Designing museums and concert halls demands a blend of experience, talent, and vision. Richard Olcott, Design Partner at Ennead Architects in New York City, brings the right blend and a sense of play to a serious profession. In this episode we learn about whether, in the face of the pandemic, clients are still lining up (they are), museums will return to business as usual (they won’t), and how the Spanish Flu of 1918 was central to the birth of modernism and the International Style of architecture (wait, what?). We discuss digital tools, the blight of ‘supertalls’ casting shadows across New York’s Central Park, indoor vertical gardens and other moves towards sustainability, whether ‘open office’ designs are doomed, and multiple other topics.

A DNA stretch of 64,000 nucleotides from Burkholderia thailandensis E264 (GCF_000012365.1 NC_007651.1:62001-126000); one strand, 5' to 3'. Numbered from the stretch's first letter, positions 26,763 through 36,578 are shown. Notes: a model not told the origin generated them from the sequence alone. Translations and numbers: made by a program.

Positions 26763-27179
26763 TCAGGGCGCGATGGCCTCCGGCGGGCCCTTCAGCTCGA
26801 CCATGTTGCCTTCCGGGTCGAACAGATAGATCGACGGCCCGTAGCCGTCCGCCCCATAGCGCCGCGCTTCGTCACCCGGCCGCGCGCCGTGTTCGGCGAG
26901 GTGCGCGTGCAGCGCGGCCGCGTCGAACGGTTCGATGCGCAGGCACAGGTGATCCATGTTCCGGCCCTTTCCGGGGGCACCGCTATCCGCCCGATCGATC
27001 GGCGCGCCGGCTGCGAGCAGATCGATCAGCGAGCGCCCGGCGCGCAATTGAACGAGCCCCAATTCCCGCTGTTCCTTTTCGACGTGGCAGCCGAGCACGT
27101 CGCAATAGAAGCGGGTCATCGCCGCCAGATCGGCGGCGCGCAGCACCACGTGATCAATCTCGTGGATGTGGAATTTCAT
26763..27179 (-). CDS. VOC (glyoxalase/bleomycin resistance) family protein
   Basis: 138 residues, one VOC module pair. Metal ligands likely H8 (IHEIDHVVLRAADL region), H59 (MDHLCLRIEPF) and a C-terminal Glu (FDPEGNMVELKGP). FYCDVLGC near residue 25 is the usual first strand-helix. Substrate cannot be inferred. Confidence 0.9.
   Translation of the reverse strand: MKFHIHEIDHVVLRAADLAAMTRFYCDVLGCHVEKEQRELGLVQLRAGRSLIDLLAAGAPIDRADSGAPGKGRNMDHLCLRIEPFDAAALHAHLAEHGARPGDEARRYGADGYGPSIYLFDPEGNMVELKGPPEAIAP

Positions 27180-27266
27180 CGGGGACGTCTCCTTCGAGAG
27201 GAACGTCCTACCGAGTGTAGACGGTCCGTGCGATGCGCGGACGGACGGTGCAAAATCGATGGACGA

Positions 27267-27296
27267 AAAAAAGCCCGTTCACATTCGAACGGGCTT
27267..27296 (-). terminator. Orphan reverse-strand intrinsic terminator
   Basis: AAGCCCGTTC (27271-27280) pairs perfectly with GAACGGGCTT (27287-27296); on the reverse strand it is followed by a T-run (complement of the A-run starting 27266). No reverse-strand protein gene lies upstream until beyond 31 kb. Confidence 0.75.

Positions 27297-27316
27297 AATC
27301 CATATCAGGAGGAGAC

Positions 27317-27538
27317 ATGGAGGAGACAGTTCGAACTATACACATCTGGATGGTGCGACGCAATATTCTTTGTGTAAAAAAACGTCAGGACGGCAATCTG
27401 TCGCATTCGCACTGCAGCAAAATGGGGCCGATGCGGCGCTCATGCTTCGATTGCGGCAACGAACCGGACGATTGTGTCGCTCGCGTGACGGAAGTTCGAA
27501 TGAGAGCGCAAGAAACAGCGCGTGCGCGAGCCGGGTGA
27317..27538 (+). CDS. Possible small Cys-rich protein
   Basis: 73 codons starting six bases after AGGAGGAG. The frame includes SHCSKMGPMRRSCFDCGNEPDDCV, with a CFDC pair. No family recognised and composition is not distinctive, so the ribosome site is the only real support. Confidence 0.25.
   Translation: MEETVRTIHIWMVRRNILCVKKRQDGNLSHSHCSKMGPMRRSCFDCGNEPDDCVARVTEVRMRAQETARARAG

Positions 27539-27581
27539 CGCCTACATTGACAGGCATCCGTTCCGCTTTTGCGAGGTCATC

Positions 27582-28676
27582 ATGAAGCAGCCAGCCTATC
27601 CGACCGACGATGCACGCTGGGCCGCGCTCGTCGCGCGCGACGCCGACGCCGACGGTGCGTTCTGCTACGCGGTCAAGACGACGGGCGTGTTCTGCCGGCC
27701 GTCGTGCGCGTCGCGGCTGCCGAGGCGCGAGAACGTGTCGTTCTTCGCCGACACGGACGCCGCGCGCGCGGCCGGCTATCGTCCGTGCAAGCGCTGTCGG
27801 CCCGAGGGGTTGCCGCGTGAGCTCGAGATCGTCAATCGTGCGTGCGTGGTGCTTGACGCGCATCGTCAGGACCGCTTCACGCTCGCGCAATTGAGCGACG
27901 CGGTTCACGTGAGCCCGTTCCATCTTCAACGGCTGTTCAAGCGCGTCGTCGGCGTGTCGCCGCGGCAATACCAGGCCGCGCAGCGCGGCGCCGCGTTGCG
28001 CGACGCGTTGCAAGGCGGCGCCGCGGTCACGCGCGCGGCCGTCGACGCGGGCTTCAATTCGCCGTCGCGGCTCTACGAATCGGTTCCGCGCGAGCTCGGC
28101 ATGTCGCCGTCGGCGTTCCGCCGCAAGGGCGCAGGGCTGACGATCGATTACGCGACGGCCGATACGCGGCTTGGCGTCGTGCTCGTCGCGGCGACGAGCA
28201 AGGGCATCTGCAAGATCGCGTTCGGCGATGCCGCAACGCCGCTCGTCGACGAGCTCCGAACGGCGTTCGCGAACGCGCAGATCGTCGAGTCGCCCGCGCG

Episode 16: Carol Mancusi-Ungaro

    Episode 16: Carol Mancusi-Ungaro

    What do James Brown’s album Sex Machine and the Renaissance sculptor Donatello have to do with protecting the art of our time? Find out in this wide-ranging conversation with Carol Mancusi-Ungaro, the Melva Bucksbaum Associate Director for Conservation and Research at the Whitney Museum of American Art, and for over a decade the Founding Director of the Center for the Technical Study of Modern Art at the Harvard Art Museums. For nineteen years she served as Chief Conservator of The Menil Collection in Houston, Texas, where she founded the Artists Documentation Program, consisting of interviews with artists about the technical nature of their art. The consummate artist whisperer, she has pioneered new forms of conservation treatment, is an influential mentor for the field, and presides over the care of a globally renowned collection of modern and contemporary art.

    Episode 15: Alexander Bauer